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Abstract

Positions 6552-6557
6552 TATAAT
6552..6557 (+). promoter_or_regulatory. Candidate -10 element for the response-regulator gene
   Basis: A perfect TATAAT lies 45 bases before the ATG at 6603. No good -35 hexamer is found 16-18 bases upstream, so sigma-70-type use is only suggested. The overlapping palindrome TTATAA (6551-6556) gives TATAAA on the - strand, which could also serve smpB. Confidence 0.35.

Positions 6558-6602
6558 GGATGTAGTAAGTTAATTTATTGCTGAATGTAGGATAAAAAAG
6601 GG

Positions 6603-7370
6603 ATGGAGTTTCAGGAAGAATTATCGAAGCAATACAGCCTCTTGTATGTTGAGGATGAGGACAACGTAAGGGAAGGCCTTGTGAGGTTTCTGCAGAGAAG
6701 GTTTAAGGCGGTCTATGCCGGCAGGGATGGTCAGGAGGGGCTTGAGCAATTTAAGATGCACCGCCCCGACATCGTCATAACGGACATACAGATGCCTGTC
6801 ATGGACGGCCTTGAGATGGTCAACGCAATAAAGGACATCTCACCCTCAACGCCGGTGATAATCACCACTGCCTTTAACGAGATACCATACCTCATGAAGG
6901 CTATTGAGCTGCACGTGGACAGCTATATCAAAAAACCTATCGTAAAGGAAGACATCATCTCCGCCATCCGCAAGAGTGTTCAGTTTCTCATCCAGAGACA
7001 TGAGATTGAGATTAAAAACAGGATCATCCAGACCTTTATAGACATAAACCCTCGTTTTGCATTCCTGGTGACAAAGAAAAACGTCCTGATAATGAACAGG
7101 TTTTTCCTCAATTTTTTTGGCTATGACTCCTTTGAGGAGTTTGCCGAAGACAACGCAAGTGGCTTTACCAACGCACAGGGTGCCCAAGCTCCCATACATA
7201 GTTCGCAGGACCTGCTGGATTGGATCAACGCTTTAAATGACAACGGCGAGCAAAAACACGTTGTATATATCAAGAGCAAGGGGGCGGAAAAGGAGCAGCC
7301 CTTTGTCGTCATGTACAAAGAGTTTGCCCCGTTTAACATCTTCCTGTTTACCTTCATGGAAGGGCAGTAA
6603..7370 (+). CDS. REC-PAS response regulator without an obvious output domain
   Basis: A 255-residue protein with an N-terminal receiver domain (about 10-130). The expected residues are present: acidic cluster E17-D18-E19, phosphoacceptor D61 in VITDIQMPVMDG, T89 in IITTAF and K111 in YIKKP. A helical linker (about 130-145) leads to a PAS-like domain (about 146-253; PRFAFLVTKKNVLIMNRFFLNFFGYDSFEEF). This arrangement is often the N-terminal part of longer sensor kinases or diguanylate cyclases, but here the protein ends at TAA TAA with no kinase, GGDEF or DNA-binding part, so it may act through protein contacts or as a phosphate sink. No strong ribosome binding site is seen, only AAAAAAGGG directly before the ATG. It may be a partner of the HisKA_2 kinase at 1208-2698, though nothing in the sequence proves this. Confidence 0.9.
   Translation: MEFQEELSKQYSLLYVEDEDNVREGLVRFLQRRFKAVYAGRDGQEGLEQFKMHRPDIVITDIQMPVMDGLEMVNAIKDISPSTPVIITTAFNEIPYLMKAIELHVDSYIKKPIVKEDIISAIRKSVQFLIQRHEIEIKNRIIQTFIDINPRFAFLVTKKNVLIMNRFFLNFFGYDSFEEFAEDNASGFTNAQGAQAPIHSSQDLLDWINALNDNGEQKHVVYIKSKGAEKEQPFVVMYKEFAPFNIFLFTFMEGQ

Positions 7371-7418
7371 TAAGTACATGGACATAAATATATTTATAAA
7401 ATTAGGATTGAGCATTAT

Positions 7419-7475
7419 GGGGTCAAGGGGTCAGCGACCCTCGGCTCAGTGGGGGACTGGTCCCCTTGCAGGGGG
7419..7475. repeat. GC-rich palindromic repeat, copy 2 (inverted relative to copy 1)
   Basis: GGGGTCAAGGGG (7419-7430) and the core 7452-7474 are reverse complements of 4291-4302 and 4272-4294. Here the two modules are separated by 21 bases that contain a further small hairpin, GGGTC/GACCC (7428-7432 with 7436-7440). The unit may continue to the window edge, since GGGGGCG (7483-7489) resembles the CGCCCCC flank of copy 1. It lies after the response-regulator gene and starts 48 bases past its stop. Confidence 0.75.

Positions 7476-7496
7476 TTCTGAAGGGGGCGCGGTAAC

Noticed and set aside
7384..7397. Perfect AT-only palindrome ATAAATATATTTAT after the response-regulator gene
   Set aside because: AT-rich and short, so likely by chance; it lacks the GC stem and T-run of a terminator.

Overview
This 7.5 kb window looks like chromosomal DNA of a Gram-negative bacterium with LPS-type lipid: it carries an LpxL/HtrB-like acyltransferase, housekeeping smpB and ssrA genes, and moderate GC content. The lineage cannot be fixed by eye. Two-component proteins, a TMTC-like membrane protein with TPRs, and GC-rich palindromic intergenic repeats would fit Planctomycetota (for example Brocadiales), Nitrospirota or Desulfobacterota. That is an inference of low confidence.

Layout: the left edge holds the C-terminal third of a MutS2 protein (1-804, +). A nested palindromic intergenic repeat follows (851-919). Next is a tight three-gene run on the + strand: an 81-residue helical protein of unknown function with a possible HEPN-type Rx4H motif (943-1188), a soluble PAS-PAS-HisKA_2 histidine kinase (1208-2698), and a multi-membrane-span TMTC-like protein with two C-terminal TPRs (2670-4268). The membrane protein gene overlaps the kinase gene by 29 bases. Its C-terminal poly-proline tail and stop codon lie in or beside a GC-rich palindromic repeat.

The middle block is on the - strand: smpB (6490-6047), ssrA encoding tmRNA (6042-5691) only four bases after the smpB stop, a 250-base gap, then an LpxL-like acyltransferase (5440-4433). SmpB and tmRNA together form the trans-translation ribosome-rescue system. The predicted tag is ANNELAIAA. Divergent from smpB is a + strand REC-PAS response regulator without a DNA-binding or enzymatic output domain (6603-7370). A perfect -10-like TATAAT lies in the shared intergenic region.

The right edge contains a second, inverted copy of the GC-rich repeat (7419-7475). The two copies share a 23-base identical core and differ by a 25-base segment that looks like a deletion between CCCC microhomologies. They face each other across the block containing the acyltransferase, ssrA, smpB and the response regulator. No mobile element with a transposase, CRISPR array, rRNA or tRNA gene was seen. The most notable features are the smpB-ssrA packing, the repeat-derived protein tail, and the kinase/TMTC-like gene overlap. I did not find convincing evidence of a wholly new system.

In empirically minded research, it is widely agreed that emotions play an important, even essential, role in moral judgment. Experimental research on moral development, psychopathology, helping behavior, moral judgment, and moral justification has been used to support different new forms of sentimentalism. This article reviews this evidence critically and proposes that although it suggests that emotions play a role in moral judgment, it does so in a more limited way than is often assumed to be the case. Some evidence shows merely that emotions play a role in decision-making, other that emotions are implicated in certain types of moral judgment. What is required, it seems, is a new conceptualization of what is at stake in the rationalism versus sentimentalism debate.